Identify a key message you want to communicate. Perhaps it’s a message you have tried communicating several times but it has failed to stick or maybe it’s a new idea you have been trying to advance. Consider what actions you could take to model it. One of my favorite examples comes from a client who was having difficulty with their quality control department. The CEO of the company held a luncheon and had everyone’s lunches purposely mixed up. Sometimes these actions will be single acts that have a big dramatic effect as in the quality control example however; sometimes you may need to try a series of actions. Think of what actions you can take to model your message. Will anyone else be involved in the actions you need to take? Why do you think these actions will be effective?

There are times when you cannot directly reach your target audience. In these instances you need to mold the actions of others. You need to act as a coach by helping others determine what actions they can take that have the potential to create stories. Guide them to look for opportunities that are a natural part of the organization’s activities. These are great places to look because when we introduce variation in otherwise stable behaviors they are likely to be noticed. When you are coaching someone have them consider the impact of their actions and how others might respond. Help them prepare for the possibility that their actions may not create a positive story. How will they handle any negative ramifications? Ask them to imagine how any of these can be transformed into positive ones?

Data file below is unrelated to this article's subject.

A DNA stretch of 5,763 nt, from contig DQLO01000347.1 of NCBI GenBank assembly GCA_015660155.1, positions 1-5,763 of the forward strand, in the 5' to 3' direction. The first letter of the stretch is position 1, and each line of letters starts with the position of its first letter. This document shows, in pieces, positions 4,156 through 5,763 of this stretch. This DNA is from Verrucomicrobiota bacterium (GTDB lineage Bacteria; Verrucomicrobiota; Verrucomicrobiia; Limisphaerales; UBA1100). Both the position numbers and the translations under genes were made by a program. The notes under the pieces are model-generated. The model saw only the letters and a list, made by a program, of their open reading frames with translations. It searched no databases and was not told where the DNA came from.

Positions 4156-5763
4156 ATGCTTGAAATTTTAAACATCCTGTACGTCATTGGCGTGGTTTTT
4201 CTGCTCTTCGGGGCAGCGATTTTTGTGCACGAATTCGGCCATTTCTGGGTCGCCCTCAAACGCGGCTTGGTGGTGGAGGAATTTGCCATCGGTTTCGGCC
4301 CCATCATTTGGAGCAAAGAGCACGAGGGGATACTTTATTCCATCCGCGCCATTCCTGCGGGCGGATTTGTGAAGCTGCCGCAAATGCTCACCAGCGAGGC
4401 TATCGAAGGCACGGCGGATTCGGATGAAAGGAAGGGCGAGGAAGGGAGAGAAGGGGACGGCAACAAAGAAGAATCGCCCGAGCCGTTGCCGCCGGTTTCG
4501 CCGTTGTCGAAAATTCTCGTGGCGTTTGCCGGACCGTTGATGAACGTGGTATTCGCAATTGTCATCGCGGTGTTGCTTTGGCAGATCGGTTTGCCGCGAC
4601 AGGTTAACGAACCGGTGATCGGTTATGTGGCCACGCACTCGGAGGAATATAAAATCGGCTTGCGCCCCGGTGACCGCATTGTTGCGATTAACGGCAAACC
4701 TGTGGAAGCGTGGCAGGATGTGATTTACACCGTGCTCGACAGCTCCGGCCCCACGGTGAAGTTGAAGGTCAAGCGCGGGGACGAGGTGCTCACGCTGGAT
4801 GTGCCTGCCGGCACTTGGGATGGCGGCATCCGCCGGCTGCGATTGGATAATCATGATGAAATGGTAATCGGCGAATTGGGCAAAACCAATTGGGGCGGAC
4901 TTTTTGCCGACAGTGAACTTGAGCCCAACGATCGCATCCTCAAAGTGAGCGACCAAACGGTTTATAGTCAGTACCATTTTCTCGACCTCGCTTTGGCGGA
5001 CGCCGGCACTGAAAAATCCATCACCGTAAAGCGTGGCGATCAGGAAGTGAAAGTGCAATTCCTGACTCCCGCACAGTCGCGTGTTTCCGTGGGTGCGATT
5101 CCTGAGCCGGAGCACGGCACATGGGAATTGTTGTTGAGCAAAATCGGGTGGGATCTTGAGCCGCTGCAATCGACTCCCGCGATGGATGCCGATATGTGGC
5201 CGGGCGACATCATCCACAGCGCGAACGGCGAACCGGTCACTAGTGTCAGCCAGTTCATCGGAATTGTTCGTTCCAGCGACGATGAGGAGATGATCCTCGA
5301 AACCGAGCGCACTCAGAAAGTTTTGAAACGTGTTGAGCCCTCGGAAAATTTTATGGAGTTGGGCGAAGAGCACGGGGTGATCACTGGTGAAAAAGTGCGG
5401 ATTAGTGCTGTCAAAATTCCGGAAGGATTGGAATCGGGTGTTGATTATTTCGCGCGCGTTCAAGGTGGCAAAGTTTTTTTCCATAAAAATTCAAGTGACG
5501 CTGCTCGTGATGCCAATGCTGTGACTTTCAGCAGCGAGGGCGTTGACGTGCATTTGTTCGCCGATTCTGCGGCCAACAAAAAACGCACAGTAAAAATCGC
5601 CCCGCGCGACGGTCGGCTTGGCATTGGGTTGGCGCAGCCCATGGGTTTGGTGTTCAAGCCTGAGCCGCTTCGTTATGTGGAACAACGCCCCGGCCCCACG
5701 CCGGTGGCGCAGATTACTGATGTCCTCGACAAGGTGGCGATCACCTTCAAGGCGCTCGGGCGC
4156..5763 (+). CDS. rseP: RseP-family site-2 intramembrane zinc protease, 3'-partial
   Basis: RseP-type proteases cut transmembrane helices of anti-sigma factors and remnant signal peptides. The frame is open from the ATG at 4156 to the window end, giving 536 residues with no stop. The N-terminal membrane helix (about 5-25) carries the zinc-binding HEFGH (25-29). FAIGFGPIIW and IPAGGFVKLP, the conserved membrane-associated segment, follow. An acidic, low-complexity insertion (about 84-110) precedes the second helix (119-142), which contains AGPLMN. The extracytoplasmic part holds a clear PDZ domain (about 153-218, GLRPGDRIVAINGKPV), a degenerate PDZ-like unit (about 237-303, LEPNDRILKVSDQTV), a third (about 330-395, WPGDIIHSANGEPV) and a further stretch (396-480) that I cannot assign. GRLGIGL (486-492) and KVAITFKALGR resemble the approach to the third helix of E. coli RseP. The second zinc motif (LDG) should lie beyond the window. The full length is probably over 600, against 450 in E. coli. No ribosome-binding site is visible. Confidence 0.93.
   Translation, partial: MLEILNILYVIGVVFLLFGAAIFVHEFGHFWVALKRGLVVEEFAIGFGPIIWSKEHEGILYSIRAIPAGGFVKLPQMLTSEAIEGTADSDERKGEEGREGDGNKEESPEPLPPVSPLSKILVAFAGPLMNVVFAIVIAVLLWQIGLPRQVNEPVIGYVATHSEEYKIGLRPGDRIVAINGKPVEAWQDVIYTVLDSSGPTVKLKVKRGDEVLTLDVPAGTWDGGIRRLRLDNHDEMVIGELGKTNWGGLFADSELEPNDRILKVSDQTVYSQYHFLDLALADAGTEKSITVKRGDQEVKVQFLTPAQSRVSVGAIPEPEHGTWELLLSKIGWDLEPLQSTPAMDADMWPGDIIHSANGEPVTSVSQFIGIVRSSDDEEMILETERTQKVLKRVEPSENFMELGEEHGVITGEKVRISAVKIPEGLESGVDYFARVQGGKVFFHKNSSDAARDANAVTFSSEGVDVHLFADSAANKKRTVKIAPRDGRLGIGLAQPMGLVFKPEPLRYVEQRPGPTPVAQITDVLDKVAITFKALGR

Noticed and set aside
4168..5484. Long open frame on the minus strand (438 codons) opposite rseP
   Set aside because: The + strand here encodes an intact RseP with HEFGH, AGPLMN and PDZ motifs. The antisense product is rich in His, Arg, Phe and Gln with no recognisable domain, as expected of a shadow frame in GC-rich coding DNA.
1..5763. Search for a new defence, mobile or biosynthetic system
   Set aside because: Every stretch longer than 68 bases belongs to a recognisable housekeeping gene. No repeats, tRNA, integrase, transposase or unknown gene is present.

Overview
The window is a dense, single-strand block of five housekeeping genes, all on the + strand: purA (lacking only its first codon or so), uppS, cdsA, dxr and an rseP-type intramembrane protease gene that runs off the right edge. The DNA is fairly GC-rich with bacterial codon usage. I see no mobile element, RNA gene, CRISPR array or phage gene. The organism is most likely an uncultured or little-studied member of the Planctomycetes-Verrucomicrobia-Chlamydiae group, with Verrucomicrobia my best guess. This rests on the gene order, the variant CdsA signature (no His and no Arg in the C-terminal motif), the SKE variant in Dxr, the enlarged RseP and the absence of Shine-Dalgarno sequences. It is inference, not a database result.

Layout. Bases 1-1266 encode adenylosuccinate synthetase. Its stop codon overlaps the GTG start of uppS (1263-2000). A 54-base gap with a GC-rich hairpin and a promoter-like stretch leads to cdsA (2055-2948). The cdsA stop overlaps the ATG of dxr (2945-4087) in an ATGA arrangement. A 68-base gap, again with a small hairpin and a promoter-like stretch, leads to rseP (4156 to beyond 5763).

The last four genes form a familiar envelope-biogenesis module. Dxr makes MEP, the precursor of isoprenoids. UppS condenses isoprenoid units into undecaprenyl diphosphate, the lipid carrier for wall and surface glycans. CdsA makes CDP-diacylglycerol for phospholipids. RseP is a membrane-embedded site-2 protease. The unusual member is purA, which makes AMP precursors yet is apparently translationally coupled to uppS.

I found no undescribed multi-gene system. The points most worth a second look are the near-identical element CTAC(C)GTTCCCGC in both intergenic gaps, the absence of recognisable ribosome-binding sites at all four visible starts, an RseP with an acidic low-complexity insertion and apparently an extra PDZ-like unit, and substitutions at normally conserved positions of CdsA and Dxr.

All of these skills can be measured with the only assessment in the world that measured story-based communication skills (recognized in 2008 with an HR Leadership Award from the Asia Pacific HRM Congress).

Story-based Communication Assessment: Click Here...

I also have a book of self-development exercises to work on these skills with yourself or others. All of these exercises that map to the nine skills of the competency model

Book of Self-Development Exercises: Click Here...

I also recommend my book, Once Upon a Time: Using Story-Based Activities to Develop Breakthrough Communication Skills. It contains a collection of group process activities aligned with these story-based communication skills.

Tuesday, August 18, 2009

Leadership & Storytelling Part 11 of Many...

We continue with our examination of the Interaction Ring and the second competency of Telling Stories. This is what most people think of when they talk about storytelling skills. Over the next blogs we will venture into some areas that may be less known to you.


Relaying information with authenticity. Paint a vivid, engaging picture for listeners.

Some behaviors include…

* I use anecdotes when I communicate.